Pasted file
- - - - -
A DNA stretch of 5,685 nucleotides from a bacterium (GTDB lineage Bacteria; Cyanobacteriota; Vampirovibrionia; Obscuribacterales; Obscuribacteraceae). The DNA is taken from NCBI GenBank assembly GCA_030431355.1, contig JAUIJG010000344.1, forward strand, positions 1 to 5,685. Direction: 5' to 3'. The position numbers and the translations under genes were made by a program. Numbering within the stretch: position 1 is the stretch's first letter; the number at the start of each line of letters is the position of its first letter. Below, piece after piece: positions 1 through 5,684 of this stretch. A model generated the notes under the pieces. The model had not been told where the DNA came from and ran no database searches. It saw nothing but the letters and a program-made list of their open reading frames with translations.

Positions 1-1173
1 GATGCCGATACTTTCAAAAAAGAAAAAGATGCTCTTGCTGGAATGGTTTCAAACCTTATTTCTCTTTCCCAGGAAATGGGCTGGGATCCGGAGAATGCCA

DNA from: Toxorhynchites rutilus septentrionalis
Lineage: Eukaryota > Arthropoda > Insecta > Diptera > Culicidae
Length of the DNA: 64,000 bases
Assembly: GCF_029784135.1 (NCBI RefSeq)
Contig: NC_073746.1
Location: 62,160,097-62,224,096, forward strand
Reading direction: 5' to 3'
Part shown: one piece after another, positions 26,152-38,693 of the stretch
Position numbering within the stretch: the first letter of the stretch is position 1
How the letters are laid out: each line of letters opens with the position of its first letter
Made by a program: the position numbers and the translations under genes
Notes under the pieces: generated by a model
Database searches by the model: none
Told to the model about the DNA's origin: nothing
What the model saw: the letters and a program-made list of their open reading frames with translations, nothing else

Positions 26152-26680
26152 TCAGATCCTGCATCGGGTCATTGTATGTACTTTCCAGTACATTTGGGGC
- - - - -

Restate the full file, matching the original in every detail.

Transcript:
A DNA stretch of 5,685 nucleotides from a bacterium (GTDB lineage Bacteria; Cyanobacteriota; Vampirovibrionia; Obscuribacterales; Obscuribacteraceae). The DNA is taken from NCBI GenBank assembly GCA_030431355.1, contig JAUIJG010000344.1, forward strand, positions 1 to 5,685. Direction: 5' to 3'. The position numbers and the translations under genes were made by a program. Numbering within the stretch: position 1 is the stretch's first letter; the number at the start of each line of letters is the position of its first letter. Below, piece after piece: positions 1 through 5,684 of this stretch. A model generated the notes under the pieces. The model had not been told where the DNA came from and ran no database searches. It saw nothing but the letters and a program-made list of their open reading frames with translations.

Positions 1-1173
1 GATGCCGATACTTTCAAAAAAGAAAAAGATGCTCTTGCTGGAATGGTTTCAAACCTTATTTCTCTTTCCCAGGAAATGGGCTGGGATCCGGAGAATGCCA

DNA from: Toxorhynchites rutilus septentrionalis
Lineage: Eukaryota > Arthropoda > Insecta > Diptera > Culicidae
Length of the DNA: 64,000 bases
Assembly: GCF_029784135.1 (NCBI RefSeq)
Contig: NC_073746.1
Location: 62,160,097-62,224,096, forward strand
Reading direction: 5' to 3'
Part shown: one piece after another, positions 26,152-38,693 of the stretch
Position numbering within the stretch: the first letter of the stretch is position 1
How the letters are laid out: each line of letters opens with the position of its first letter
Made by a program: the position numbers and the translations under genes
Notes under the pieces: generated by a model
Database searches by the model: none
Told to the model about the DNA's origin: nothing
What the model saw: the letters and a program-made list of their open reading frames with translations, nothing else

Positions 26152-26680
26152 TCAGATCCTGCATCGGGTCATTGTATGTACTTTCCAGTACATTTGGGGC